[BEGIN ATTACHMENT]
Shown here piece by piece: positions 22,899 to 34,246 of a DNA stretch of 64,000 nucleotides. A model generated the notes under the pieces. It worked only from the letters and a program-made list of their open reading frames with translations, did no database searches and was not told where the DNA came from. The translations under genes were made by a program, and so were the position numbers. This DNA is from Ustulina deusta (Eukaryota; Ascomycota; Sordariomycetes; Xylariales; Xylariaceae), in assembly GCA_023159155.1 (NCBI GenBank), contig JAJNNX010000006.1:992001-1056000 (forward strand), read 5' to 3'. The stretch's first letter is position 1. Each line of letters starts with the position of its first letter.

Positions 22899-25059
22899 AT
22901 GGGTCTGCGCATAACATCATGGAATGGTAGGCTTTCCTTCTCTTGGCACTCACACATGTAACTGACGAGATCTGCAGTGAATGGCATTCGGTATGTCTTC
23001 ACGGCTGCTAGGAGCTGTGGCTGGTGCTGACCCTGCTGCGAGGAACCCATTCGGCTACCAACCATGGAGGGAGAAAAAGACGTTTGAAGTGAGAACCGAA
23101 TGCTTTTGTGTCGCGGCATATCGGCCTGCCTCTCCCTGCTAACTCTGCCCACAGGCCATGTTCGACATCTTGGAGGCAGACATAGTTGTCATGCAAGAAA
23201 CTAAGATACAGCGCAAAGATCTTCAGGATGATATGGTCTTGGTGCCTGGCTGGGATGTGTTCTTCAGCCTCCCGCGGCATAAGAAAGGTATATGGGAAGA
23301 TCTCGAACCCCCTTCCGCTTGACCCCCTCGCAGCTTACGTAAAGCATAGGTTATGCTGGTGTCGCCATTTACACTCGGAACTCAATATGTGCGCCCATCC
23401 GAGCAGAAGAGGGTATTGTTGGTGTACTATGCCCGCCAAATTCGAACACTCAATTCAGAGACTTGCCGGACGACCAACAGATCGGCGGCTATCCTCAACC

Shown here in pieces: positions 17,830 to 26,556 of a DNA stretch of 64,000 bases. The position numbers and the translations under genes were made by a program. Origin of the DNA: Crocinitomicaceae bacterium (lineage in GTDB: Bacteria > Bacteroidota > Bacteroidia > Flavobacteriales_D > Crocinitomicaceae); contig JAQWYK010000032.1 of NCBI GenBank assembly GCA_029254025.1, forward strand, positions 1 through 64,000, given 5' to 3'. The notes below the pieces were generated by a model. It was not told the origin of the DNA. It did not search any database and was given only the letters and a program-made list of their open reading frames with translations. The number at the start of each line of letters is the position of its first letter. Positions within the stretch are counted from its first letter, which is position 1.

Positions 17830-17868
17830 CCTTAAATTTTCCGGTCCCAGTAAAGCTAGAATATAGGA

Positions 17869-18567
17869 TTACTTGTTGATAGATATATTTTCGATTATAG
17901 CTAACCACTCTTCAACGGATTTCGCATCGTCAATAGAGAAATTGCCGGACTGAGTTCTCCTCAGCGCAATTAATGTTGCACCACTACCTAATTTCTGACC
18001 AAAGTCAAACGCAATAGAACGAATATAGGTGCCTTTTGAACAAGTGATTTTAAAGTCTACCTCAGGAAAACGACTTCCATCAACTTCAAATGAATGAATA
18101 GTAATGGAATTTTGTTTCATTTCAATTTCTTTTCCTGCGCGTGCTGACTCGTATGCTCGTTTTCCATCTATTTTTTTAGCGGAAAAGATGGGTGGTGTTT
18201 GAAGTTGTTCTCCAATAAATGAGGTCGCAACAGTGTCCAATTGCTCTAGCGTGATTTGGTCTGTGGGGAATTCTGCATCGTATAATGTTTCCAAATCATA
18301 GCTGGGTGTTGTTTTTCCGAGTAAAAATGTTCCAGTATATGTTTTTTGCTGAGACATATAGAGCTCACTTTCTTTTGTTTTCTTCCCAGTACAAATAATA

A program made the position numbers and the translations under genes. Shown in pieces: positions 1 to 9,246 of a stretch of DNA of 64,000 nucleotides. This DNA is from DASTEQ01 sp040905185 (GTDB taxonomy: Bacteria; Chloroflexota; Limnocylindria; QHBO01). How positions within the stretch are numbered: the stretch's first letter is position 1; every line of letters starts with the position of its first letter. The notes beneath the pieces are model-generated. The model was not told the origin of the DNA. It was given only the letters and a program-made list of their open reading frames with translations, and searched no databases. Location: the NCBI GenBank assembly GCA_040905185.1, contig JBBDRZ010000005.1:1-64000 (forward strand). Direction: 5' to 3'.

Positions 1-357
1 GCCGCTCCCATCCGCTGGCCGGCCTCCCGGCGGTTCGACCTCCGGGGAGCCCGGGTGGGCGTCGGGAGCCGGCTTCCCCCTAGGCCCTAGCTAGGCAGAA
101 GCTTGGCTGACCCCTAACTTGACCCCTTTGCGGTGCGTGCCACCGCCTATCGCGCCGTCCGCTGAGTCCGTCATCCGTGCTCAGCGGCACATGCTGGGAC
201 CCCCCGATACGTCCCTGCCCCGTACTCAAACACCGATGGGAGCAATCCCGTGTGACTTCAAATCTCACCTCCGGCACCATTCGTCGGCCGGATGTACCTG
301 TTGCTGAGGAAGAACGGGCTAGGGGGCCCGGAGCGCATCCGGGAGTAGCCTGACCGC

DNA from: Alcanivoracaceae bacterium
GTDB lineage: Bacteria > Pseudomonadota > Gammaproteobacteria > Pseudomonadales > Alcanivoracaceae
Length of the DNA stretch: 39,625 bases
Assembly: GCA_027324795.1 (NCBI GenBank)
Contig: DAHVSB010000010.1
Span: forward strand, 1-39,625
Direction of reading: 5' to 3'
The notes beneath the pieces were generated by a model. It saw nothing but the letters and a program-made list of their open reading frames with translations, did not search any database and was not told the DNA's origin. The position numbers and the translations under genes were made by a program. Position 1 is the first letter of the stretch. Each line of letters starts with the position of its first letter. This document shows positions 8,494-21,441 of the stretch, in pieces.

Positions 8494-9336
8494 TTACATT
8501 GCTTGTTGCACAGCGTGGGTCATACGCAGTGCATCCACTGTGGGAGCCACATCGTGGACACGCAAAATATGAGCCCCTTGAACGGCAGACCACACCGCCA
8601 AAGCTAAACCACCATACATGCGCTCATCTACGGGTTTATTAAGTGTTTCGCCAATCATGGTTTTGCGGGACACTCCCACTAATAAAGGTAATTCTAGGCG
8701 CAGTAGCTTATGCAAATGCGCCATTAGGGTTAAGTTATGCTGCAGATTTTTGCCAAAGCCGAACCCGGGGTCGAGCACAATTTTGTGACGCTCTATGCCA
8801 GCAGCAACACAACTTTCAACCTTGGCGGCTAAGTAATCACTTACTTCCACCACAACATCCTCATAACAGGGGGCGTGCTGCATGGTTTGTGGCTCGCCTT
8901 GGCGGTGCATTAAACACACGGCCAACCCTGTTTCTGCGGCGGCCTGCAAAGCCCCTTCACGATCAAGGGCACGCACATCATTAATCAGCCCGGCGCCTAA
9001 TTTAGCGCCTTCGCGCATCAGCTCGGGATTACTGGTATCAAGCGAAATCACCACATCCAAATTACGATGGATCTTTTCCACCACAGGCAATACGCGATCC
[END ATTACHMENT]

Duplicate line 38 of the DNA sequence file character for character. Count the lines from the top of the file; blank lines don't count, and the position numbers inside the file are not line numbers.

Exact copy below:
8701 CAGTAGCTTATGCAAATGCGCCATTAGGGTTAAGTTATGCTGCAGATTTTTGCCAAAGCCGAACCCGGGGTCGAGCACAATTTTGTGACGCTCTATGCCA